“Acceptance can transform but if you accept in order to transform, it is not acceptance. It is like loving. Love seeks no reward but when given freely comes back a hundredfold.” This quote by Marsha M. Linehan, creator of dialectical behavioural therapy, embodies our work in emotional release and radical acceptance. We wish to change but that longing is still a part of our pain and suffering. We won’t change until we look past our wants and needs, accept where we are and who we are, and feel our emotional response fully without shame.
As with every alchemical process, dissolution follows the patterns and transformations of the natural world. Rain sustains the flora, washes salts and toxins from the soil, fulfills the water cycle, erodes, destabilizes, the rivers carry matter from place to place, wetlands create rich environments, the oceans are a world of their own— we must accept we cannot truly control water. We are in control of ourselves, but we use this power to choose to accept our powerlessness in the face of nature.
Once we accept, we begin to change.
Coming back to Dr. Linehan, I’ve spoken several times about radical acceptance— this is a powerful tool in embracing our difficult emotions and life situations. A good overview can be found here. Linehan devised a practice of confronting things we wish to ignore. Radical acceptance doesn’t mean lay down and die, allowing ourselves to succumb to the suffering in our life, but rather be proactive in gaining the strength to change our situation by accepting it first. We can’t change what we don’t accept. We can’t change our lives without accepting our lives, we can’t change ourselves without accepting ourselves.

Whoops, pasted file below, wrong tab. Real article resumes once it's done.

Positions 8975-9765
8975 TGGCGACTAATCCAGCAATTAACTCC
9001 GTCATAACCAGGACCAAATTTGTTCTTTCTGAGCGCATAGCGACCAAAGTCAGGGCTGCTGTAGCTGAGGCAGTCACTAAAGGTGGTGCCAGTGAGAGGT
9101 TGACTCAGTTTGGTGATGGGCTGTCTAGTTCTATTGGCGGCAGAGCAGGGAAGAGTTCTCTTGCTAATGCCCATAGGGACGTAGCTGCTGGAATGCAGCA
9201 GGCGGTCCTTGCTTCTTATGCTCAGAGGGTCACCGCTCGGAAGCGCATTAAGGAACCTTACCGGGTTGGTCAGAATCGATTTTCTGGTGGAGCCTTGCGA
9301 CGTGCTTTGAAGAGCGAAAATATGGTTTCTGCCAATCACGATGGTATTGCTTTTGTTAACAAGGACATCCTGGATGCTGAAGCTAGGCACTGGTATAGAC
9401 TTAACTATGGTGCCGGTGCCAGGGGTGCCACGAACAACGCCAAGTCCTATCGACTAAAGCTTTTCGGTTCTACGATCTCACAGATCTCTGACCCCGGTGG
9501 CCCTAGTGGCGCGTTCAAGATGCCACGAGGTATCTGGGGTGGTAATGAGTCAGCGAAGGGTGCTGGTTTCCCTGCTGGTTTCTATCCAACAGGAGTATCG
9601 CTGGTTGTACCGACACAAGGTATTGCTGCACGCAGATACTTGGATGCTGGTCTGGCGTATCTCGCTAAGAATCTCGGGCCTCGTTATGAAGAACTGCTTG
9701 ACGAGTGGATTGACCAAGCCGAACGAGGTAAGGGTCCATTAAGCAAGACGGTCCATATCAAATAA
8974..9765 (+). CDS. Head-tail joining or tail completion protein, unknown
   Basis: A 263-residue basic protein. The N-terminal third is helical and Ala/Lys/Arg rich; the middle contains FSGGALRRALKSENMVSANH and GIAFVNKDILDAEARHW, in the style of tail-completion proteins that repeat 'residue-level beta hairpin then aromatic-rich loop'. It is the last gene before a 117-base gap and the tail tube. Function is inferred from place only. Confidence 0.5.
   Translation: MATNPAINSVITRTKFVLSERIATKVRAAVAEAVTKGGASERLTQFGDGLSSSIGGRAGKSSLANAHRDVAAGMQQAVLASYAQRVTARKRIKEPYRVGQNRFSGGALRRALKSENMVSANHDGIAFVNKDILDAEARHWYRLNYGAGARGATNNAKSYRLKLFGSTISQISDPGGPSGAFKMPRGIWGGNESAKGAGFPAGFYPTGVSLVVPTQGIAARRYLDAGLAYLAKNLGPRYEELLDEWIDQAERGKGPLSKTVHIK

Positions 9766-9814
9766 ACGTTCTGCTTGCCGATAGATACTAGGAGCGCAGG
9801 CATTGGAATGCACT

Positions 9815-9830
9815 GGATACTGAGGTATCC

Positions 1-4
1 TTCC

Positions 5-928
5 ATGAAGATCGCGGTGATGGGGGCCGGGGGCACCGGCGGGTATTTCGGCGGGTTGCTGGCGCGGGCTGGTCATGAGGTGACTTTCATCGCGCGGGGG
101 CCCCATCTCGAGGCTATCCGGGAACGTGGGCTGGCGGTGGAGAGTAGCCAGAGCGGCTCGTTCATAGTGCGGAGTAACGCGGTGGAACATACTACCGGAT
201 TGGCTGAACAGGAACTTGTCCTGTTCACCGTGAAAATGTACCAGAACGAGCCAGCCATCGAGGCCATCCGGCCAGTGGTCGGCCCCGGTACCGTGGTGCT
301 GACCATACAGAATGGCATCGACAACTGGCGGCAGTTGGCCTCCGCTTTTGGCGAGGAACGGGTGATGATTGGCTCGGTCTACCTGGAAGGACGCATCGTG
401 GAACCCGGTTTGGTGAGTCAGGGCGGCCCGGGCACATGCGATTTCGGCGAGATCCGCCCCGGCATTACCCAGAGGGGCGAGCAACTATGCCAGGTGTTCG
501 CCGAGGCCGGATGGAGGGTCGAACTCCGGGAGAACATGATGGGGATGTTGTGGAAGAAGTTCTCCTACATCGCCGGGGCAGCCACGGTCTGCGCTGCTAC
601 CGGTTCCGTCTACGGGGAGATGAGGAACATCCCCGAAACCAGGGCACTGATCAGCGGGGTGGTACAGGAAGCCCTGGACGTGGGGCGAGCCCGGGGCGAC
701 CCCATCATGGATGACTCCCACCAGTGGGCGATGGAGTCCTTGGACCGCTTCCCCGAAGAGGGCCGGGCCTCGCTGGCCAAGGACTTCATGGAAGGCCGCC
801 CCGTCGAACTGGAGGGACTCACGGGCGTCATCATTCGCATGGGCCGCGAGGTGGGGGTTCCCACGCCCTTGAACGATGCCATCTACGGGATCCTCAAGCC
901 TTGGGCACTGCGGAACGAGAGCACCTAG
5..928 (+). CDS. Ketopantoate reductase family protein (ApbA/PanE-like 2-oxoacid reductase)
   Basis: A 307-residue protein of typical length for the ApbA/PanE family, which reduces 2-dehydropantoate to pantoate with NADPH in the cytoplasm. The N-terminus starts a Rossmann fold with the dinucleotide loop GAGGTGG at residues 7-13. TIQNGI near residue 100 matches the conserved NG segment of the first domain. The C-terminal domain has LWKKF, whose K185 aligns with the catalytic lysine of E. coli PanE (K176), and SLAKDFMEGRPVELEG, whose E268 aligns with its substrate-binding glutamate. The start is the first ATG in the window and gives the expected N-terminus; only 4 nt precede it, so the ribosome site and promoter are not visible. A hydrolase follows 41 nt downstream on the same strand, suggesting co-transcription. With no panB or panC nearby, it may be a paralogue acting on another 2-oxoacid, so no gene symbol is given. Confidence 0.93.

Write, write your emotions into reality. Make it so they don’t only exist in the dark corners of your psyche. Stare at the words. Let yourself sob. We strive toward emotional release. When the clouds are too full, they must rain. They may strain with the heavy precipitate but eventually, gravity must carry the water down. You don’t need to waste your strength holding your emotions inside.
Breathe, carry the feelings through your body, stomp your feet, throw your limbs around, put on boxing gloves and punch something, shake, force yourself to tremble, exist in your body.
Use sound— scream into a pillow, howl, whimper, mumble, hum, sing. Your voice can carry your emotion from within, traverse from a microcosm to a macrocosm. This journey is vital to our own.
Value the power of emotions. Accept the pain, guilt, shame, anger, sadness. These things belong to you.